The intensified use of renewable sources in future energy systems implies the demand for high density storage compounds. Hydrogen, methane, liquid hydrocarbons, methanol, and ethanol are potential candidates for this purpose. Ferdi Schüth, Max-Planck-Institut für Kohlenforschung, Mülheim, Germany, discusses different storage compounds and their advantages and compares drawbacks.
Compounds as hydrogen, methane and liquid hydrocarbons seem to be more suitable as general purpose storage compounds. Ethanol could be an attractive fuel and/or fuel additive for internal combustion engines. It is expected that electromobility will claim an increasing share of individual traffic, but internal combustion engines will probably be used for many more decades to come, even if their fraction will decrease. Dehydration of ethanol is straight forward and leads to ethene, one of the key building blocks for polymers, and thus biomass-based ethanol could be one of the platform molecules for chemical production.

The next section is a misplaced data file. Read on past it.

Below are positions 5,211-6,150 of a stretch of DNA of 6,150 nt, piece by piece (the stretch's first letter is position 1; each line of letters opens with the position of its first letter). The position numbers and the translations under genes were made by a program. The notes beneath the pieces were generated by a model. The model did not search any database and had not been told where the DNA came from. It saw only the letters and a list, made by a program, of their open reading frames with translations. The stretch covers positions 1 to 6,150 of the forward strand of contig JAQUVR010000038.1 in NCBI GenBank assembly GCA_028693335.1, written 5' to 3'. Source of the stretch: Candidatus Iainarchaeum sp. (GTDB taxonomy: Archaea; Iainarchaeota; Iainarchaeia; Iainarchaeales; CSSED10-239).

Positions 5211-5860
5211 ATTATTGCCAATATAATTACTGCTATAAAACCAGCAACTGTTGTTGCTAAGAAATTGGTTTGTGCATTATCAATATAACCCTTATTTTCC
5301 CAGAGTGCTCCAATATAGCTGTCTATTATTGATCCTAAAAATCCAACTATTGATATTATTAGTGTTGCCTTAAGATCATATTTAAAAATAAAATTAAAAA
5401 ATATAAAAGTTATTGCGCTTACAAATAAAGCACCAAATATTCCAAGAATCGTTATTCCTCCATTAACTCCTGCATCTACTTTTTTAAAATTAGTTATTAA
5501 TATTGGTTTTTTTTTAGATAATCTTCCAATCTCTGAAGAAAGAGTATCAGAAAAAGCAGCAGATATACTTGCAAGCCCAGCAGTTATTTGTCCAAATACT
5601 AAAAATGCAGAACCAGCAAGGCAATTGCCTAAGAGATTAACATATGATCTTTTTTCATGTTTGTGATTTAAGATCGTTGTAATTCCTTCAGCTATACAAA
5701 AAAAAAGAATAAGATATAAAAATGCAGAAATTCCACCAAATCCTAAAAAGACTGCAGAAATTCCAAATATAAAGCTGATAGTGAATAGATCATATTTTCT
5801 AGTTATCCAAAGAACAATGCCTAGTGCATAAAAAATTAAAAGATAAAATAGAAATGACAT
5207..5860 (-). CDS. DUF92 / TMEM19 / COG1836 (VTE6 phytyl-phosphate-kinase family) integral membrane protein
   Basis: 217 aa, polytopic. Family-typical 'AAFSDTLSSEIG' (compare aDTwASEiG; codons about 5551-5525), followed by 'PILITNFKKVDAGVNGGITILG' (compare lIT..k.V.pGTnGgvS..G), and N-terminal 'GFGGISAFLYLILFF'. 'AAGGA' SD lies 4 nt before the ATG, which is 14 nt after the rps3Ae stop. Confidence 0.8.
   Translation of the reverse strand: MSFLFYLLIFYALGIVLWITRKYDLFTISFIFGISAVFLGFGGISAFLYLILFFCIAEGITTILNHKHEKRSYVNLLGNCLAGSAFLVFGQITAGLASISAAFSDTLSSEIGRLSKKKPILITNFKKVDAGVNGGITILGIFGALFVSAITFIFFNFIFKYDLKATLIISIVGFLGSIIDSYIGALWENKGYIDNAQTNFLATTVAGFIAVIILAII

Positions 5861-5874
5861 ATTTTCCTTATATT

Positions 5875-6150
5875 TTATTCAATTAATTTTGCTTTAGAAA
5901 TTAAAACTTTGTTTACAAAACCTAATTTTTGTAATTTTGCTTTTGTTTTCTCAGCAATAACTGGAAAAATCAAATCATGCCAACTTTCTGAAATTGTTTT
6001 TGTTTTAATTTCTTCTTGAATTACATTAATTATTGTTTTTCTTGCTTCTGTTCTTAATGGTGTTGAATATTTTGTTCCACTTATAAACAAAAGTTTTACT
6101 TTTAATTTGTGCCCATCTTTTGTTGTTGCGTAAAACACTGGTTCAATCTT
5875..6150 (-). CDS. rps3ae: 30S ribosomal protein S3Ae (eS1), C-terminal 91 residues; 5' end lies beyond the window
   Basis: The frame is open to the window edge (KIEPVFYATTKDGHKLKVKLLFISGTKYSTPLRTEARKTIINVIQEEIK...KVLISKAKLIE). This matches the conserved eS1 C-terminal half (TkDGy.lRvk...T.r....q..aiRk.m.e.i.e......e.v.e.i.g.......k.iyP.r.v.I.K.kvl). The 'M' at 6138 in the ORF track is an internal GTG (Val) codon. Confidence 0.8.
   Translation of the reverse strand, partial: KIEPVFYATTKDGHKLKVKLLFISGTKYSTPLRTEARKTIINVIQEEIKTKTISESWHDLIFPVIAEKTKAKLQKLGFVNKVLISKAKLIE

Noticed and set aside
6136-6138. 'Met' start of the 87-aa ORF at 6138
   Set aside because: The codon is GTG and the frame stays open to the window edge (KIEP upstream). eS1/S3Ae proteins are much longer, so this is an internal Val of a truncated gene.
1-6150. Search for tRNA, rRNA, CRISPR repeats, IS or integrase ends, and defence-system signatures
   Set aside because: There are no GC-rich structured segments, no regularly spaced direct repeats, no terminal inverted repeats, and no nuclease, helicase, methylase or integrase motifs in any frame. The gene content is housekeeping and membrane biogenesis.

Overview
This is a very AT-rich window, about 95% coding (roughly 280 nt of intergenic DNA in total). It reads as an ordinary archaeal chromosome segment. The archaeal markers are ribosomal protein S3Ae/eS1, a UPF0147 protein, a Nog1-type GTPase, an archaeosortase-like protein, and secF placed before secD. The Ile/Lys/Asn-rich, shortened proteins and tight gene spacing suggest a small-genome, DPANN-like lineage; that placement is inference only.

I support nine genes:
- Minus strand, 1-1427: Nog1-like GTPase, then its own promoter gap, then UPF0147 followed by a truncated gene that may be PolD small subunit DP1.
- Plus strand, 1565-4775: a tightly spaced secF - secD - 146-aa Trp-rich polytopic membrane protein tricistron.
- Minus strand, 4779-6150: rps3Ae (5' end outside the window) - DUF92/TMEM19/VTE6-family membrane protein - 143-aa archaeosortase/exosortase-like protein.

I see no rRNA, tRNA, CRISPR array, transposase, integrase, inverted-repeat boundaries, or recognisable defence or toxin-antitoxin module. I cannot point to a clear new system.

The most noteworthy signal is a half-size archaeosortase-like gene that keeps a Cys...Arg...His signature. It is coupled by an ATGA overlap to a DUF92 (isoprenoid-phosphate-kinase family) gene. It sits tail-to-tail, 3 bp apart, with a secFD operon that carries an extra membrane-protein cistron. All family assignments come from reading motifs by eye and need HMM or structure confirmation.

Methanol does not appear to have substantial advantages over other storage compounds. Its storate density is moderate, its synthesis proceeds through hydrogen and requires an additional step compared to that of hydrogen. Methanol as a large-scale infrastructure compound is inferior to the other compounds, and thus the probability for methanol becoming a terawatt-scale product appears rather limited.